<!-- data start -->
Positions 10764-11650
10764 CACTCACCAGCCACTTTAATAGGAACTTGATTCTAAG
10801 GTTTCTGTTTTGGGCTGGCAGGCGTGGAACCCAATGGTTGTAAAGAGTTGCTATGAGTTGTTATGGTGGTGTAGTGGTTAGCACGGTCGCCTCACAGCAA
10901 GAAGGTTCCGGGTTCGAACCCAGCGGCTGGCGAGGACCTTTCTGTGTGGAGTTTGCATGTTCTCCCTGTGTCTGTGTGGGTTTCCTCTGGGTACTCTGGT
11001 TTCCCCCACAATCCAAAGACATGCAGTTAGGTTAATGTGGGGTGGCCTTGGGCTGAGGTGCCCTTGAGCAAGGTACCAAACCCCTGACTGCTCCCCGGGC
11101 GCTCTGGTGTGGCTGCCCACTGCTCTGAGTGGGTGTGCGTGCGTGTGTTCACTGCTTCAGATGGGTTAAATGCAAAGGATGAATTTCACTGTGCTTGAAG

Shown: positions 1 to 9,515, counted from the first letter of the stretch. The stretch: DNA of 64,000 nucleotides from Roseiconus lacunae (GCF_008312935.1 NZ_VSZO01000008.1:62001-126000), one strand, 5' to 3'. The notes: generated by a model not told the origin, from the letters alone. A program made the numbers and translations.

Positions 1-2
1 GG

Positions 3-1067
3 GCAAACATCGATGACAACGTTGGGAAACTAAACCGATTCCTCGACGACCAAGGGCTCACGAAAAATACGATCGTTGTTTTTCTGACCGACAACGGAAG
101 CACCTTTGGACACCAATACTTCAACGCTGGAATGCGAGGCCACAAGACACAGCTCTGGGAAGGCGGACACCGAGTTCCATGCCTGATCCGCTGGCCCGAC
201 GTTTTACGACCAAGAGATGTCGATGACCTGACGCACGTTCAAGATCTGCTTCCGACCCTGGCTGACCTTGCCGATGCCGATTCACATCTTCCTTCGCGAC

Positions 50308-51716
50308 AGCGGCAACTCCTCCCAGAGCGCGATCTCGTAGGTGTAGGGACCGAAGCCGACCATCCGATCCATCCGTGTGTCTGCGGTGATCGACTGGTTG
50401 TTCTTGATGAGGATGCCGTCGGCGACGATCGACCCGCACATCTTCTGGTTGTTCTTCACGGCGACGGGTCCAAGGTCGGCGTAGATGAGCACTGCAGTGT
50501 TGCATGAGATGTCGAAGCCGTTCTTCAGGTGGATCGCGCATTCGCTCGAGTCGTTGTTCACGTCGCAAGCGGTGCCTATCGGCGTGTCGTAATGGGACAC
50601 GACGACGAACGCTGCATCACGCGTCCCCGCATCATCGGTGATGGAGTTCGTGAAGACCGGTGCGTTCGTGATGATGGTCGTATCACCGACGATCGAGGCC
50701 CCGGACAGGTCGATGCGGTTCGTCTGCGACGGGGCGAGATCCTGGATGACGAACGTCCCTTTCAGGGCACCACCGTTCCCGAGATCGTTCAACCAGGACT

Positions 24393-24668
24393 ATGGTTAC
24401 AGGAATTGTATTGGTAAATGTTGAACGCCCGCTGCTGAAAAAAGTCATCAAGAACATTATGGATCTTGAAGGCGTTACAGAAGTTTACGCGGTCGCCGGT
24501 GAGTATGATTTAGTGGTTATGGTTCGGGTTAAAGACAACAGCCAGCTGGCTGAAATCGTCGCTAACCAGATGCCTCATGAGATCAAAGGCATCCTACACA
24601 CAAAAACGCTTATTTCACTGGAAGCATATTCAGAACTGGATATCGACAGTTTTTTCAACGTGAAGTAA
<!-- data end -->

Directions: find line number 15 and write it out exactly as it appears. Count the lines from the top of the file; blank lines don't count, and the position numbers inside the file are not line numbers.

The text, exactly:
50308 AGCGGCAACTCCTCCCAGAGCGCGATCTCGTAGGTGTAGGGACCGAAGCCGACCATCCGATCCATCCGTGTGTCTGCGGTGATCGACTGGTTG